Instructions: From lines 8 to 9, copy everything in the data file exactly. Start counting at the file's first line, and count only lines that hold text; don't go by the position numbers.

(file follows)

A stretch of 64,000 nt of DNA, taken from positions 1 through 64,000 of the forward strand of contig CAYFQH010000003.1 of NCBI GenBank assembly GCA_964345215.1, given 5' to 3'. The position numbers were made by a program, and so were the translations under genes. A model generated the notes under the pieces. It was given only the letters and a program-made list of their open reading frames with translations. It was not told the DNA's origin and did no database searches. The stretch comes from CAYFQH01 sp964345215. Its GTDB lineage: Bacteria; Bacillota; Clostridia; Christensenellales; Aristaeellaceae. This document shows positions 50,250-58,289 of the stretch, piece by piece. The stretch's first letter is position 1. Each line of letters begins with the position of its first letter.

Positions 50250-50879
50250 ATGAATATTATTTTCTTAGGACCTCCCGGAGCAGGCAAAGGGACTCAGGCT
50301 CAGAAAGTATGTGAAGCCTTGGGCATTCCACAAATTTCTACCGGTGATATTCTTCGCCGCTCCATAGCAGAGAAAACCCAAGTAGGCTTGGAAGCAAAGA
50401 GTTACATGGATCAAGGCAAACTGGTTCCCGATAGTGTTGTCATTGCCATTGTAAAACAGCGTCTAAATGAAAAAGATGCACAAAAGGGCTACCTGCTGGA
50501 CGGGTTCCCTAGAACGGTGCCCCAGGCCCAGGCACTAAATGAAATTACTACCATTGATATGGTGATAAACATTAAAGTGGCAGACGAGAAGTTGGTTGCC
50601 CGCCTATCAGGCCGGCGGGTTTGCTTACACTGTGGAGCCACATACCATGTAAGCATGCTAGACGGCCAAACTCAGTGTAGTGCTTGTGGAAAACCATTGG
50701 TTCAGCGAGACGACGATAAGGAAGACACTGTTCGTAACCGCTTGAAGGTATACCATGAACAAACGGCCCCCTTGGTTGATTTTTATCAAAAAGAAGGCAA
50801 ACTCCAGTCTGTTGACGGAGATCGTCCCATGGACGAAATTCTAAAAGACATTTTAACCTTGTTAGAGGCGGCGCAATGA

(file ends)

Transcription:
50701 TTCAGCGAGACGACGATAAGGAAGACACTGTTCGTAACCGCTTGAAGGTATACCATGAACAAACGGCCCCCTTGGTTGATTTTTATCAAAAAGAAGGCAA
50801 ACTCCAGTCTGTTGACGGAGATCGTCCCATGGACGAAATTCTAAAAGACATTTTAACCTTGTTAGAGGCGGCGCAATGA